World Vision’s Backpack Challenge is an annual event dedicated to raising awareness for children displaced by war and civil unrest.
Scotch Oakburn College has been an active participant in this worthy cause. This year proving no different with 44 Middle School students participating. Students were able to raise a combined amount of $2030 (surpassing their $2000 target).
Students are what make this event possible, and it is important for them to have a voice.
“When I first heard of this amazing opportunity my mind was spinning, I wanted to be a part of this experience. Not only did I want to take part in raising awareness for this cause, but I wanted to be able to further appreciate how lucky we are. In being a part of the backpack challenge, I could gain a further understanding of one of the challenges that impact the daily lives of Africans.” – Maya Martin, Year 7.
“I chose to participate in this year’s 10-hour Backpack Challenge because I felt the obligation too. I contributed last year but didn’t really understand what the challenge was all about. So this year I felt the need to take things further. I was given the responsibility of organising this year’s challenge. I knew I could do it but knowing how to do it was another question. The first step I took in trying to create awareness, was signing up on the website. I later realised that I could do so much more.
“I noticed after doing a little research, that there were so many struggling families and people out there. After clearing up what the challenge was all about in my mind, I finally understood what agony refugees face daily. I feel as though we should, at the very least educate more people. So, in the future, they can truly comprehend what can be done to change this unfair cycle.” – Amity Hodgetts, Year 8 Service Leader.
“I chose to participate in this event for many reasons. I thought it would be just a load of fun for a good cause and 10 hours was going to be easy, but I thought wrong. The main reason for me doing the fundraiser was so I could raise money for those who need it more than me. Another point is that most people, including me, don’t feel grateful for what we have until you hear something about what others are going through. Refugees and people that aren’t as lucky as us would feel more grateful for little things in life, than all of us do. Overall the experience has been great, and I will come out of this completely different person.” – Rory Dick, Year 7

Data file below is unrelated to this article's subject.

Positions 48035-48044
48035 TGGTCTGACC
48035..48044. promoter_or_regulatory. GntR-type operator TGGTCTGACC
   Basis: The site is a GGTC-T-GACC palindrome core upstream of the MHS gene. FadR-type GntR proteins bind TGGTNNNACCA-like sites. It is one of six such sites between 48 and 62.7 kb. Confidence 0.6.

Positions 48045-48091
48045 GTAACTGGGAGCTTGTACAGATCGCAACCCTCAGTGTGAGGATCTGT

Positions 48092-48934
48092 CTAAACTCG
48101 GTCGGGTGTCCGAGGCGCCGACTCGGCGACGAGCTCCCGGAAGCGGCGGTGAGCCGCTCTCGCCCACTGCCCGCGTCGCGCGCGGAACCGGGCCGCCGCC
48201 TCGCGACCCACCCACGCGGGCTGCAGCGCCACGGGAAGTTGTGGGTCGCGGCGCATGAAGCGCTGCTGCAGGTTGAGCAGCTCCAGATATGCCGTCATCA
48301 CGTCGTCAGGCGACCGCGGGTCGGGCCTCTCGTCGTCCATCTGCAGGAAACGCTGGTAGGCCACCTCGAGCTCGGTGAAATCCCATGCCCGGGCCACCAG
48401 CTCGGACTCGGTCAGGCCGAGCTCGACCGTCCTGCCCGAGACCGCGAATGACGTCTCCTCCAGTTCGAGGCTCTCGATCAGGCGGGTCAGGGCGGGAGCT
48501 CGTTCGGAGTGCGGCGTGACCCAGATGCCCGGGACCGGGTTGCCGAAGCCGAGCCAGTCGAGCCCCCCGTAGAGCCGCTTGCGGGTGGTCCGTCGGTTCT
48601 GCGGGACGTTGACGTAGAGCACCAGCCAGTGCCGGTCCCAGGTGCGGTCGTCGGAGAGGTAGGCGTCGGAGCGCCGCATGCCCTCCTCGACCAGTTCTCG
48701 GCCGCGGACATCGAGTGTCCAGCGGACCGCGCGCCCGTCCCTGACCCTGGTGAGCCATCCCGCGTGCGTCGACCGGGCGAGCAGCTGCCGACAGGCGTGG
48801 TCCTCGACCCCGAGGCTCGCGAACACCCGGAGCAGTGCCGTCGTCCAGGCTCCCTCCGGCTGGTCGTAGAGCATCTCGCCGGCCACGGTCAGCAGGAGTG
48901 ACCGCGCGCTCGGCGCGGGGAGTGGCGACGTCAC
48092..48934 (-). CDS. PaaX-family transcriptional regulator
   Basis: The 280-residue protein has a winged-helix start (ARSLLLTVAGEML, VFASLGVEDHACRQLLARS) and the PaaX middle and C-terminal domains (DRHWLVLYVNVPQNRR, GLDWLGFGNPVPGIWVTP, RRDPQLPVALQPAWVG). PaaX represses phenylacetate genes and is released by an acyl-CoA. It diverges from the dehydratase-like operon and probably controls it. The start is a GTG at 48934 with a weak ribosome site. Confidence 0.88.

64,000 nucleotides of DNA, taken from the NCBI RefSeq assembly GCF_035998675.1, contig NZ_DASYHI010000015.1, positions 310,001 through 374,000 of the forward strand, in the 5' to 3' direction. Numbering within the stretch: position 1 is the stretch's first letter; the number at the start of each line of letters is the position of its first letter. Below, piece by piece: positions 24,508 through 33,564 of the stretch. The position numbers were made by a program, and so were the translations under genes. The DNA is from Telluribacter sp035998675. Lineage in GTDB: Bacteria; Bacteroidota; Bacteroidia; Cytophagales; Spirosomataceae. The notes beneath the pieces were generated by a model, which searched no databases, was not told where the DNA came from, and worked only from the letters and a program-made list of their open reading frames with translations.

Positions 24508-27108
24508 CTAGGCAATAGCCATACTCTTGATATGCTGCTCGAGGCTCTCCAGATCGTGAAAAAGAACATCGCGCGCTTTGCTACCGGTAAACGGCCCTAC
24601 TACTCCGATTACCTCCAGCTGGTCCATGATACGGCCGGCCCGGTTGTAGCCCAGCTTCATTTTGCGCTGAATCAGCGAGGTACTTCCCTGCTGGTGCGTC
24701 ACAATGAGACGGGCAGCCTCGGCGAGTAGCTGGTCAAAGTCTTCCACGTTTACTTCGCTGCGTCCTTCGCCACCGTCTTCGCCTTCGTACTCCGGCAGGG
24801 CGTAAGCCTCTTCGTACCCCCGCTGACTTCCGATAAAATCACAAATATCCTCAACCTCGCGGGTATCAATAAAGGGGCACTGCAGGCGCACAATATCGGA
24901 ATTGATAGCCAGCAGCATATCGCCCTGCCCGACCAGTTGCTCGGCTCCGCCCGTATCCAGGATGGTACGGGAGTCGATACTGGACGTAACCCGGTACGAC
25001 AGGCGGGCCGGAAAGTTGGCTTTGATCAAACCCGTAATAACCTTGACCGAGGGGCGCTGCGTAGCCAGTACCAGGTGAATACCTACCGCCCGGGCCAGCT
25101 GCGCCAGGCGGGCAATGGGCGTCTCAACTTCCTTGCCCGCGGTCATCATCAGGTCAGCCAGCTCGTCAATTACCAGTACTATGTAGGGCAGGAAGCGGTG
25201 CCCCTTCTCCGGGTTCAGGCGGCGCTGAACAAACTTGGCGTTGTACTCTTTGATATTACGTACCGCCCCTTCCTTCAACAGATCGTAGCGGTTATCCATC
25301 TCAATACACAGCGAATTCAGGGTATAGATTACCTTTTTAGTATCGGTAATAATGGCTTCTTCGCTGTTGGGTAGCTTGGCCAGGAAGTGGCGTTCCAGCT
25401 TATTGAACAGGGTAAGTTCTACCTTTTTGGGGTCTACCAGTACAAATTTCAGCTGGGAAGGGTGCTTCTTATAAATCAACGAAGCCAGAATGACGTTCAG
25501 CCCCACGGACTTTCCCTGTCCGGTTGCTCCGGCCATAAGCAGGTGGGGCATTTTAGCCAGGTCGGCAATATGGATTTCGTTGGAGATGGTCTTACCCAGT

“I wanted to do the 10-hour backpack challenge to help people. I’m not saying that because that’s what I’m expected to say, I’m saying it because I mean it. I want to help. I’m not rich, I don’t have the money to go to all the developing countries and fix all their problems, I’m just a kid who wants to help. This opportunity gave me a chance to do that. I want to make a difference to the world, help as many people as I can. We only have a limited time on this earth, I just want to make a difference. I want to have the closure that I could make a difference. I could help someone who is not as privileged as me. I don’t want to get fifty years down the track and think ‘why didn’t I help while I had the chance’. I want to be able to think that somewhere in the world I helped. I know that donating 11 dollars is not going to change the world but maybe it will change someone’s world.” – Grace Kearney, Year 6
Thank you to all students involved for your support and dedication to this cause.
Middle School Round Square Coordinator